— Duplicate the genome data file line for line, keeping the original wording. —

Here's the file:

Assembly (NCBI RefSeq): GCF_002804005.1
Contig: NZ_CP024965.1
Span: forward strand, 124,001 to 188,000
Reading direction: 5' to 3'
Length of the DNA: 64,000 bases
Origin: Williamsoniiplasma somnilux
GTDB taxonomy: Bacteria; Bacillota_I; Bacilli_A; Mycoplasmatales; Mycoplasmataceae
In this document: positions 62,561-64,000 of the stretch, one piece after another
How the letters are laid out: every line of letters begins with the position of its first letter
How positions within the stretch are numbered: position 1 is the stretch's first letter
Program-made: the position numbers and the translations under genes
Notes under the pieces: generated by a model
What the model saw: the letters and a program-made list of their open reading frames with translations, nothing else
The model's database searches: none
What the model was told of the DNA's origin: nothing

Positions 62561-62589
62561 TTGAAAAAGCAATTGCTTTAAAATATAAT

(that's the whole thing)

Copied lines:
Assembly (NCBI RefSeq): GCF_002804005.1
Contig: NZ_CP024965.1
Span: forward strand, 124,001 to 188,000
Reading direction: 5' to 3'
Length of the DNA: 64,000 bases
Origin: Williamsoniiplasma somnilux
GTDB taxonomy: Bacteria; Bacillota_I; Bacilli_A; Mycoplasmatales; Mycoplasmataceae
In this document: positions 62,561-64,000 of the stretch, one piece after another
How the letters are laid out: every line of letters begins with the position of its first letter
How positions within the stretch are numbered: position 1 is the stretch's first letter
Program-made: the position numbers and the translations under genes
Notes under the pieces: generated by a model
What the model saw: the letters and a program-made list of their open reading frames with translations, nothing else
The model's database searches: none
What the model was told of the DNA's origin: nothing

Positions 62561-62589
62561 TTGAAAAAGCAATTGCTTTAAAATATAAT